A variety of mycorrhizae inoculants can be found on the market. Growers should spend some time shopping around for the best product for their particular plant. While adding mycorrhizae to plants won’t harm them, some plant species, like members of the Brassicaceae family (kale, broccoli, etc.) will not form associations. Many plant species will only form associations with certain fungal species. The products sold on the market today are extraordinarily capable of providing growers with a varietal abundance of different strains of mycorrhizae in every mix. Some potting mixes come pre-made with mycorrhiza inoculant mixed in. Other products come as a wettable powder or in granular form. Growers can use these products in drip irrigation systems, hydroponic systems, or as a pre-transplant inoculant added to the roots before transplanting.
Protecting the Soil Food Web
Bacteria, mycorrhizae, and other soil food web members require nutrients in the form of either organic matter or exudates to continue their life processes. A great majority of these nutrient requirements are being disrupted by the average gardener. Bare soil during both the growing and off season is a leading disturbance for nutrient cycling within our soils. Growers should ensure they are using mulch or cover crops to avoid bare soil. A great source of mulch can be grass clippings, which provide a fairly quick source of nitrogen, or wheat straw. When using straw, be sure to incorporate a small ratio of grass or other nitrogen source, as straw has a C:N ratio of 80:1 and will tie up soil nitrogen as microbes break it down. Be sure to add no more than 2-3 inches of mulch to your garden areas between plants and across bare soil areas, while avoiding contact with the base of your plants. Your mulch serves a multifunction role. It feeds microbes, prevents weed germination, increases SOM, and prevents soil erosion and soil water evaporation. A good mulch will also lessen the need for rototilling.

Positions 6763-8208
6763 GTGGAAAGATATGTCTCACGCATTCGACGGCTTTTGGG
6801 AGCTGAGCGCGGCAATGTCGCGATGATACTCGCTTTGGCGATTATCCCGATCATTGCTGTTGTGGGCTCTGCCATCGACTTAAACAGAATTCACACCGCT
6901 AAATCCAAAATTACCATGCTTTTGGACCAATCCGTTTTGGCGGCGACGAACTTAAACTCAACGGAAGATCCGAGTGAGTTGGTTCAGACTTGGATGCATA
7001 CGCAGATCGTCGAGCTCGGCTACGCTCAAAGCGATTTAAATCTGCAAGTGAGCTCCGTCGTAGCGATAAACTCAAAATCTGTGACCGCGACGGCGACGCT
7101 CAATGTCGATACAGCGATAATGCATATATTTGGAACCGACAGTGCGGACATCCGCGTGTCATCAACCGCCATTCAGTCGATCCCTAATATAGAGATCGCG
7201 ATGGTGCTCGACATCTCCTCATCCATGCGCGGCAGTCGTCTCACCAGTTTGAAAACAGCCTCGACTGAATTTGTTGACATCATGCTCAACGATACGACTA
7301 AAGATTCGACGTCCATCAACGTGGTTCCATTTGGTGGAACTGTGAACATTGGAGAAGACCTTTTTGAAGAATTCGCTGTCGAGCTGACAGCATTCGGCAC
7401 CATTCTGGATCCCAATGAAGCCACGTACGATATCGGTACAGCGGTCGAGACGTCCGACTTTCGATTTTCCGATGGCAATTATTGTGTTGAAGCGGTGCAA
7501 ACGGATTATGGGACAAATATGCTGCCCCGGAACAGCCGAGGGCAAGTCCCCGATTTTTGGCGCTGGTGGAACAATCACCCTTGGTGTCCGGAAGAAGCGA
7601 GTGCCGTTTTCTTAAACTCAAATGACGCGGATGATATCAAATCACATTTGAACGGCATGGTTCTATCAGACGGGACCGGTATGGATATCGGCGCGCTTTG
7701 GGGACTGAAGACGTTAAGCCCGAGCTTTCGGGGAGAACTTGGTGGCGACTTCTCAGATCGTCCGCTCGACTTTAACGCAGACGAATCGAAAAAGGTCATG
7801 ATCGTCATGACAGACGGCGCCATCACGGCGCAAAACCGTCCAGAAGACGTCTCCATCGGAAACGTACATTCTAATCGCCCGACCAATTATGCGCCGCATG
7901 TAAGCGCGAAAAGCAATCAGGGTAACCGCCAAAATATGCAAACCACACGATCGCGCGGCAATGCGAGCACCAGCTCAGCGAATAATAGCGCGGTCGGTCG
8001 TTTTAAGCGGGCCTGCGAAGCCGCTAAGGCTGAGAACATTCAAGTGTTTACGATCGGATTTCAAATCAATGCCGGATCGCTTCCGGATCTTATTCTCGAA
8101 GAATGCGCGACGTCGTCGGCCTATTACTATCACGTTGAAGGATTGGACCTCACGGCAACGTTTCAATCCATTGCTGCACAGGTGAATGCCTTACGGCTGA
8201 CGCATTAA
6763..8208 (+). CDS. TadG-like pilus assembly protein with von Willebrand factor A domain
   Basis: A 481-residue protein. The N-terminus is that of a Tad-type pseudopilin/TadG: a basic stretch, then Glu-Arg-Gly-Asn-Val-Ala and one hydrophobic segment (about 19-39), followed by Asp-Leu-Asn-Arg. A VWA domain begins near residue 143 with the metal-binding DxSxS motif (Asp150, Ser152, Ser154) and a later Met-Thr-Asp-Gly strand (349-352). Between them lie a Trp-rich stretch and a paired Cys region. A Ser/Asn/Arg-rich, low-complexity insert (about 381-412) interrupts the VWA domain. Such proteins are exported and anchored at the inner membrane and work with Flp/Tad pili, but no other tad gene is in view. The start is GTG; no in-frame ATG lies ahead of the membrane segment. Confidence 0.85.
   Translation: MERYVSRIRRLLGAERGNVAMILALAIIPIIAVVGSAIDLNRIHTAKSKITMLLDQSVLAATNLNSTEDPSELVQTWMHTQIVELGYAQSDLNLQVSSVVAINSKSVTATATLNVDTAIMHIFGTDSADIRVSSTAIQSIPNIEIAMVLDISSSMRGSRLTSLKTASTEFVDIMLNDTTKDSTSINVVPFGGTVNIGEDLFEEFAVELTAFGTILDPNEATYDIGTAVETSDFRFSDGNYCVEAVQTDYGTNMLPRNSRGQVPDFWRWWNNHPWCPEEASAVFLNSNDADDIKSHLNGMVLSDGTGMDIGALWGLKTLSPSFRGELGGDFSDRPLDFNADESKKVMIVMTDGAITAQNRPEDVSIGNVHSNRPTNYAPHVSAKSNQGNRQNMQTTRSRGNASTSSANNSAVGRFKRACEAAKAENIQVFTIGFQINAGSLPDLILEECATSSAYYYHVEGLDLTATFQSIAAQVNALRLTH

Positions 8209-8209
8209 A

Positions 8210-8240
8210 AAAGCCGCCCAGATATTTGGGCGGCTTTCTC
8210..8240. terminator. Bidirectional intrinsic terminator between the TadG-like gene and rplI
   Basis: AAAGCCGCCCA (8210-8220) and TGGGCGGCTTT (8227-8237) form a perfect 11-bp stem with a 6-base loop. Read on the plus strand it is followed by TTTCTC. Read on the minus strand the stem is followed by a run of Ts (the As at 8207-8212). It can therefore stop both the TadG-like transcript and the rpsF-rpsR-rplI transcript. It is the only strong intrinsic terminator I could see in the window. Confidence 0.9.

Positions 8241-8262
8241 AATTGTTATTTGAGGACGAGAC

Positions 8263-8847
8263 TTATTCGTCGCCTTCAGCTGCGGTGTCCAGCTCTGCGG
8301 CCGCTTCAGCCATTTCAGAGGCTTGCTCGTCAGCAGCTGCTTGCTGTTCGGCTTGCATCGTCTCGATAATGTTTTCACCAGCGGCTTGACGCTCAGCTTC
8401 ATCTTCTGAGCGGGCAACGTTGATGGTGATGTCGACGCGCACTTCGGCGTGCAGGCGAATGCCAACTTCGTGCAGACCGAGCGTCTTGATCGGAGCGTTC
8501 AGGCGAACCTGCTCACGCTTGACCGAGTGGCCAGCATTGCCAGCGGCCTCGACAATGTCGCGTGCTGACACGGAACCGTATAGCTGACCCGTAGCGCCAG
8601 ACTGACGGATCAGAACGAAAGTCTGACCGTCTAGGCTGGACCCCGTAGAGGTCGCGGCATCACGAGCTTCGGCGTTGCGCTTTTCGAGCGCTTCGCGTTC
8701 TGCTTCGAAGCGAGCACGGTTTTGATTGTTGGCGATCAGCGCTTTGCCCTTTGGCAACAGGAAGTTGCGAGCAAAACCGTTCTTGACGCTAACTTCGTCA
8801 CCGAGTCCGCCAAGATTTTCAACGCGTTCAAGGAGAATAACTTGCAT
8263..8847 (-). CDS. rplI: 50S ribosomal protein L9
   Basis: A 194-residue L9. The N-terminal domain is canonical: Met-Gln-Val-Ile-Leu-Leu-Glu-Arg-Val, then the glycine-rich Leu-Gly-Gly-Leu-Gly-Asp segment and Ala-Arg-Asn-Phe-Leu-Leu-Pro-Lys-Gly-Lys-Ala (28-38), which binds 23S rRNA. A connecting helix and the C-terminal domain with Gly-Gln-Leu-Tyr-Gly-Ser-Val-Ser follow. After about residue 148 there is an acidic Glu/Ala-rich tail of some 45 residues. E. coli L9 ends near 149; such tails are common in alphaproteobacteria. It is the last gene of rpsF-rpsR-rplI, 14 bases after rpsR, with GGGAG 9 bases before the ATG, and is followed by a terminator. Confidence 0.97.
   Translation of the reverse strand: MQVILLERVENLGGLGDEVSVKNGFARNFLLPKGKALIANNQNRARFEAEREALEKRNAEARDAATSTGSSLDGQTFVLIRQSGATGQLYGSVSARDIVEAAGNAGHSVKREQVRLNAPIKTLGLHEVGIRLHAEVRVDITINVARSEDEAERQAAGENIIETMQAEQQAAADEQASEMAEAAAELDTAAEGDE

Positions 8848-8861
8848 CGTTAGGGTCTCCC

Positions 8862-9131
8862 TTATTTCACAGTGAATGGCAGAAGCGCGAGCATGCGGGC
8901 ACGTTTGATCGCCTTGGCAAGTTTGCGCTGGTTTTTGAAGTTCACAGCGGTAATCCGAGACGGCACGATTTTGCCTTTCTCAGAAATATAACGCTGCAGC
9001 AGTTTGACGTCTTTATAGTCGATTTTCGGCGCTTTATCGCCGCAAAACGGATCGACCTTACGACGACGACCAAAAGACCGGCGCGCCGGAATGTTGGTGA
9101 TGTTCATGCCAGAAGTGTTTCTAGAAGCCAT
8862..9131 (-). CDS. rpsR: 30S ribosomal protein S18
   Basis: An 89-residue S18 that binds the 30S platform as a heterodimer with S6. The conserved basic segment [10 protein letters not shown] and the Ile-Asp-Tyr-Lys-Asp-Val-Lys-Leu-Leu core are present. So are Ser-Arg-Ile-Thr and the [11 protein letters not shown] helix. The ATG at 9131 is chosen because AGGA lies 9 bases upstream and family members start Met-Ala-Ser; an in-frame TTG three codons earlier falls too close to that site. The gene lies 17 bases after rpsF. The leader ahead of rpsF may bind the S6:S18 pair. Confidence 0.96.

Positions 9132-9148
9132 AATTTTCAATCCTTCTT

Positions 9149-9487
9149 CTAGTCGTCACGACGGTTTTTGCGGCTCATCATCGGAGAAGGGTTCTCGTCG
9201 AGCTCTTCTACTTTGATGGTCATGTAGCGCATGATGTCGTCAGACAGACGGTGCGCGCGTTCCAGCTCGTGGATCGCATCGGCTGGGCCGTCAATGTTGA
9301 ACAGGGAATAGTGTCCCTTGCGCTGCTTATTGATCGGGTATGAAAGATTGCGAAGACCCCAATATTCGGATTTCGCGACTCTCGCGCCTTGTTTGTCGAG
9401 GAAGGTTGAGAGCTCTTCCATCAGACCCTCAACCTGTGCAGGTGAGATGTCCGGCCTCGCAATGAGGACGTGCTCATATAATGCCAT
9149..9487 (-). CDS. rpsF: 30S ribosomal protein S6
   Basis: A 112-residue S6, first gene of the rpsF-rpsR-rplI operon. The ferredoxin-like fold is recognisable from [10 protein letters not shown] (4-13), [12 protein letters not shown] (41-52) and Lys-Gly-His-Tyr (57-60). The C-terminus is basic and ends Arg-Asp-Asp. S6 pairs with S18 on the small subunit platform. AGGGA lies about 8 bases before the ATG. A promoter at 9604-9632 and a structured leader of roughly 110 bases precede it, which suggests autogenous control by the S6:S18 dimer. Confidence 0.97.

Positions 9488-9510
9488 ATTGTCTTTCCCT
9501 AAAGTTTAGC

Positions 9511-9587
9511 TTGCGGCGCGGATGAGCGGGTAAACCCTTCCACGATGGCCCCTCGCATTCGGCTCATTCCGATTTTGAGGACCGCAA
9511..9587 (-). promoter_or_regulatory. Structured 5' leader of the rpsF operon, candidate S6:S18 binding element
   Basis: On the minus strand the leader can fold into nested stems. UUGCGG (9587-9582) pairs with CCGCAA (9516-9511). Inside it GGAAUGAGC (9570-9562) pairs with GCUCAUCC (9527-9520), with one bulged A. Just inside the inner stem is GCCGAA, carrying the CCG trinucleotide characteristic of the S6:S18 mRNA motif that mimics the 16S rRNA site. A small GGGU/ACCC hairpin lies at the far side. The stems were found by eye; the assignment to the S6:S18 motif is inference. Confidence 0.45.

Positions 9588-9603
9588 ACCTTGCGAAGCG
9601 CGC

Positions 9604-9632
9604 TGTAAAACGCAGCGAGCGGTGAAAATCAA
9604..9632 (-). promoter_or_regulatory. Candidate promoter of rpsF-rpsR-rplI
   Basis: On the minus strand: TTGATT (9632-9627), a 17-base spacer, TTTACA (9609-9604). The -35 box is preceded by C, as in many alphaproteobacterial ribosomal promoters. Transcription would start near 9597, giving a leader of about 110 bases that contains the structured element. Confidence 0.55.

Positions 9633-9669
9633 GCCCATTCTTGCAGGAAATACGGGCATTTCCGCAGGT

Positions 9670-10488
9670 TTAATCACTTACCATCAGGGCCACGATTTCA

Excessive tilling destroys fungal networks, crushes arthropods, and decimates the indispensable worms and the pore spaces they’ve created as they burrow throughout the soil. Soil structure deteriorates from the decline of these important organisms, causing closure of soil pores and leading to possible hardpan issues in the soil. As these issues compound, you’ll notice an increase in soil erosion, a decrease in water absorption, a lack of available nutrients, and overall loss of soil productivity. Gardeners can combat the need to till by developing long-term beds in their gardens. They can also use specially designed tools like broadforks. Broadforks are a handy garden tool that allows users to break up any hardpan or compacted soil areas instead of rototilling every season. Additionally, cover crop combinations that incorporate root crops like turnip and Daikon radish can help decrease compaction during fallow seasons. With fewer disruptions to the soil food web, additions of organic matter to our growing areas, and a better understanding of natural soil fertility, growers will begin to witness a noticeable shift in their soil’s production as they make the organic transition.